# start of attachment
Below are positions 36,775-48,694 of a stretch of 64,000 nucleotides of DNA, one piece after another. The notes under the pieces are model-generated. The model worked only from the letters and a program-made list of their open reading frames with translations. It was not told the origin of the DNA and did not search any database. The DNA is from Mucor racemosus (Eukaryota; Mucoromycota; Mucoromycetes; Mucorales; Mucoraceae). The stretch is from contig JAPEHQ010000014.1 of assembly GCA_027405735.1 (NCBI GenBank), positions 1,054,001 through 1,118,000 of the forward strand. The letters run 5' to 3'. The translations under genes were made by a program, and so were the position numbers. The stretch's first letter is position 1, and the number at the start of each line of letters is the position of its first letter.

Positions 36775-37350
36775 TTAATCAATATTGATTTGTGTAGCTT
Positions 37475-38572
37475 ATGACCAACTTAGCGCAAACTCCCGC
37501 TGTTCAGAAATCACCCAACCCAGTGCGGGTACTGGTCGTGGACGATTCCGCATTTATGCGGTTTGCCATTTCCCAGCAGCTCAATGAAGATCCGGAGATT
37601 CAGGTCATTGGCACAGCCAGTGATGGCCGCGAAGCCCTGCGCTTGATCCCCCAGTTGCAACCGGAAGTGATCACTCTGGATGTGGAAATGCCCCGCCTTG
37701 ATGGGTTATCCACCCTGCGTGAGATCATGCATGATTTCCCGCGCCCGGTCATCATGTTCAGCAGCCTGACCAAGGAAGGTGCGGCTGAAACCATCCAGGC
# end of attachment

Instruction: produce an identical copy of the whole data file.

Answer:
Below are positions 36,775-48,694 of a stretch of 64,000 nucleotides of DNA, one piece after another. The notes under the pieces are model-generated. The model worked only from the letters and a program-made list of their open reading frames with translations. It was not told the origin of the DNA and did not search any database. The DNA is from Mucor racemosus (Eukaryota; Mucoromycota; Mucoromycetes; Mucorales; Mucoraceae). The stretch is from contig JAPEHQ010000014.1 of assembly GCA_027405735.1 (NCBI GenBank), positions 1,054,001 through 1,118,000 of the forward strand. The letters run 5' to 3'. The translations under genes were made by a program, and so were the position numbers. The stretch's first letter is position 1, and the number at the start of each line of letters is the position of its first letter.

Positions 36775-37350
36775 TTAATCAATATTGATTTGTGTAGCTT
Positions 37475-38572
37475 ATGACCAACTTAGCGCAAACTCCCGC
37501 TGTTCAGAAATCACCCAACCCAGTGCGGGTACTGGTCGTGGACGATTCCGCATTTATGCGGTTTGCCATTTCCCAGCAGCTCAATGAAGATCCGGAGATT
37601 CAGGTCATTGGCACAGCCAGTGATGGCCGCGAAGCCCTGCGCTTGATCCCCCAGTTGCAACCGGAAGTGATCACTCTGGATGTGGAAATGCCCCGCCTTG
37701 ATGGGTTATCCACCCTGCGTGAGATCATGCATGATTTCCCGCGCCCGGTCATCATGTTCAGCAGCCTGACCAAGGAAGGTGCGGCTGAAACCATCCAGGC